• Kale
  • Broccoli
  • Carrots – yes, you can still be harvesting carrots from the ground at Christmas, if you cover them with fleece.
  • Parsnips
  • Cabbages
  • Beetroot – why not add some to your roasted roots?
  • Celeriac – ditto, or a celeriac mash? Or just boiled?
  • Celery – homemade stuffing anyone? And in that case how about freezing some pears or storing some apple too?
  • Onions
  • Runner- beans or peas – store them in your freezers all year round from the first harvest onwards.
  • Pumpkin or squash – usually USA’s Thanksgiving, I know, but how about roasting some and creating a vegetarian/vegan replacement for the usual meat?
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Homegrown Brussels and Brukale

Christmas is a holiday, a time of celebration and of having fun with loved ones. To me, it is also a time to be creative and original, to do what I love by going back and cooking from scratch, a way of tying up my year of cooking and growing. This year we will be having our own cabbage, beans, pumpkin, celeriac, beetroot, carrots, potatoes and Brussel Sprouts, not to forget homegrown redcurrant jelly and homemade cranberry sauce… What a way to celebrate an end to 2018!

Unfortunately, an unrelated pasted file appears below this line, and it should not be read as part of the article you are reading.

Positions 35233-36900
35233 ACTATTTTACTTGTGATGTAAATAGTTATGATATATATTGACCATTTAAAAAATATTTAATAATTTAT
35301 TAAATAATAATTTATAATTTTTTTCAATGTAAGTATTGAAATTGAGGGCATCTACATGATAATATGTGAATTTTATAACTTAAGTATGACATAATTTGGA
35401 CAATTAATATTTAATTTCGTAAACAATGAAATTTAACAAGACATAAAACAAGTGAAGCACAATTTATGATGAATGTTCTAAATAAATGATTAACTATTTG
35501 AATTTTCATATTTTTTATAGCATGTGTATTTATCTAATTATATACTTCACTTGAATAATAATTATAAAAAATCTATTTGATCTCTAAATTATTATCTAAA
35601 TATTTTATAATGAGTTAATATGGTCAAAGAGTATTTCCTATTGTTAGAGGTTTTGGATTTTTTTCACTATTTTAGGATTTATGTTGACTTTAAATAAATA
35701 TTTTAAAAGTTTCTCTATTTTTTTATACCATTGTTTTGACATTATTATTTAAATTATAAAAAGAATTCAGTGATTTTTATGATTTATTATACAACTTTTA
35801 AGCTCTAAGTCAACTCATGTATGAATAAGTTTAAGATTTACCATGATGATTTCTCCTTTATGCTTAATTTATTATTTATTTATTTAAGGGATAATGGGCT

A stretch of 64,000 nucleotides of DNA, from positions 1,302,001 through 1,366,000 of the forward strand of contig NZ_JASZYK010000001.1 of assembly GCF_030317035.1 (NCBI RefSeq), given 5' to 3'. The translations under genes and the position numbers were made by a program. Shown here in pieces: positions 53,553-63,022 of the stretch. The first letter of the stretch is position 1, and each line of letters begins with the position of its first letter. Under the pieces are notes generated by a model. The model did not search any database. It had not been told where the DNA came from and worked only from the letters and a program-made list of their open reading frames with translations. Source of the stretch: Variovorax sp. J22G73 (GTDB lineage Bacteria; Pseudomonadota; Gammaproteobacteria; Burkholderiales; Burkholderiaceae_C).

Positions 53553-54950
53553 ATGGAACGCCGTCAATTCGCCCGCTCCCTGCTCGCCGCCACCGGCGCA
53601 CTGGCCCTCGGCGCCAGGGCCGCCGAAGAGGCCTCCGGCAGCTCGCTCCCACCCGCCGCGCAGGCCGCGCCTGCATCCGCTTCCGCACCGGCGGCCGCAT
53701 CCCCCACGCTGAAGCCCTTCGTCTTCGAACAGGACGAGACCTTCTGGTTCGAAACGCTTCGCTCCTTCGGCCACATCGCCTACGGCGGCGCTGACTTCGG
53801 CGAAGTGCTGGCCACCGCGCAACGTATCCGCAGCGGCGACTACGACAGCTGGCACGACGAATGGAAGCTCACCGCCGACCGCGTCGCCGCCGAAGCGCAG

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RIP David Austin Sr. 

What do you grow/dream of growing for Christmas time? Let us know.

For Christmas baking recipes, check out Beagle Baking (https://bellasbakingsite.wordpress.com/home/)

Just type ‘Christmas’ into the search bar and it will show you some festive treats.

And then, after all that food, just follow Rainbow’s advice:

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Bed.

Summery of 2018 in the Veg Garden

It is time to do the annual check list of how this year when in the vegetable garden.

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It was an unusually cold, uneventful spring this year – we basically skipped it and went straight from winter to summer. But boy, what a summer it was! Major heatwave and no rain for weeks on end. It was glorious, even if it did mean a lot of watering all day long…

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But how did this all impact on the plants?